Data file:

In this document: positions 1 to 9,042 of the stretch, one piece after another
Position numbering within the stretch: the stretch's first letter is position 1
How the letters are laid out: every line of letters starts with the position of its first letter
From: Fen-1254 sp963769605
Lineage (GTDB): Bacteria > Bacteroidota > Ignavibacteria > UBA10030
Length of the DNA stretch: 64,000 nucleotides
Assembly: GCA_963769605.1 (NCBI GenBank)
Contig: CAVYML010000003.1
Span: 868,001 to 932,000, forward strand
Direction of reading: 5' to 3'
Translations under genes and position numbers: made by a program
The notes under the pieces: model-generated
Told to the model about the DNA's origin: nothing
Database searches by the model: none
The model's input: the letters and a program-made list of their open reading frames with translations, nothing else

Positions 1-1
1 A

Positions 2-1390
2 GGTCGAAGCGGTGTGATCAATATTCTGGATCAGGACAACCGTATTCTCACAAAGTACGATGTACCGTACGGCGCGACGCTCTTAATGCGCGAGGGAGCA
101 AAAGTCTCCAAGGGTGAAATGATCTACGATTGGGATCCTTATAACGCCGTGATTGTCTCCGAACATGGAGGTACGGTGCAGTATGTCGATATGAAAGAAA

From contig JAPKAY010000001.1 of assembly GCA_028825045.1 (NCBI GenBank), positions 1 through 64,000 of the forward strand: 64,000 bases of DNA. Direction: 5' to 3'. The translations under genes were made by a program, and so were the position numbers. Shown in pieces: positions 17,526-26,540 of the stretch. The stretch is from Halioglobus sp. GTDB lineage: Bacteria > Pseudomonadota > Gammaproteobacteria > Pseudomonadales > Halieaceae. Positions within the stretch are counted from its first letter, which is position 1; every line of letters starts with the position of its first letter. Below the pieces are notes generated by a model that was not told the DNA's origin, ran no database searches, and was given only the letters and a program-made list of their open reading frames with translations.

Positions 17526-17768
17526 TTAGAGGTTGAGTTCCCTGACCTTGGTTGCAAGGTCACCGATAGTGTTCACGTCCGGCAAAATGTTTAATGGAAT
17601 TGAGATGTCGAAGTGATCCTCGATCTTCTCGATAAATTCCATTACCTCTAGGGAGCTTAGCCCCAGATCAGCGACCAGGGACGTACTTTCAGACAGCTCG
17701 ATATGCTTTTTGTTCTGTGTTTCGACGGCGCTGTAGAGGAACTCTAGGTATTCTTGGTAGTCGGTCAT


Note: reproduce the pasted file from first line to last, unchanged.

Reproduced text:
In this document: positions 1 to 9,042 of the stretch, one piece after another
Position numbering within the stretch: the stretch's first letter is position 1
How the letters are laid out: every line of letters starts with the position of its first letter
From: Fen-1254 sp963769605
Lineage (GTDB): Bacteria > Bacteroidota > Ignavibacteria > UBA10030
Length of the DNA stretch: 64,000 nucleotides
Assembly: GCA_963769605.1 (NCBI GenBank)
Contig: CAVYML010000003.1
Span: 868,001 to 932,000, forward strand
Direction of reading: 5' to 3'
Translations under genes and position numbers: made by a program
The notes under the pieces: model-generated
Told to the model about the DNA's origin: nothing
Database searches by the model: none
The model's input: the letters and a program-made list of their open reading frames with translations, nothing else

Positions 1-1
1 A

Positions 2-1390
2 GGTCGAAGCGGTGTGATCAATATTCTGGATCAGGACAACCGTATTCTCACAAAGTACGATGTACCGTACGGCGCGACGCTCTTAATGCGCGAGGGAGCA
101 AAAGTCTCCAAGGGTGAAATGATCTACGATTGGGATCCTTATAACGCCGTGATTGTCTCCGAACATGGAGGTACGGTGCAGTATGTCGATATGAAAGAAA

From contig JAPKAY010000001.1 of assembly GCA_028825045.1 (NCBI GenBank), positions 1 through 64,000 of the forward strand: 64,000 bases of DNA. Direction: 5' to 3'. The translations under genes were made by a program, and so were the position numbers. Shown in pieces: positions 17,526-26,540 of the stretch. The stretch is from Halioglobus sp. GTDB lineage: Bacteria > Pseudomonadota > Gammaproteobacteria > Pseudomonadales > Halieaceae. Positions within the stretch are counted from its first letter, which is position 1; every line of letters starts with the position of its first letter. Below the pieces are notes generated by a model that was not told the DNA's origin, ran no database searches, and was given only the letters and a program-made list of their open reading frames with translations.

Positions 17526-17768
17526 TTAGAGGTTGAGTTCCCTGACCTTGGTTGCAAGGTCACCGATAGTGTTCACGTCCGGCAAAATGTTTAATGGAAT
17601 TGAGATGTCGAAGTGATCCTCGATCTTCTCGATAAATTCCATTACCTCTAGGGAGCTTAGCCCCAGATCAGCGACCAGGGACGTACTTTCAGACAGCTCG
17701 ATATGCTTTTTGTTCTGTGTTTCGACGGCGCTGTAGAGGAACTCTAGGTATTCTTGGTAGTCGGTCAT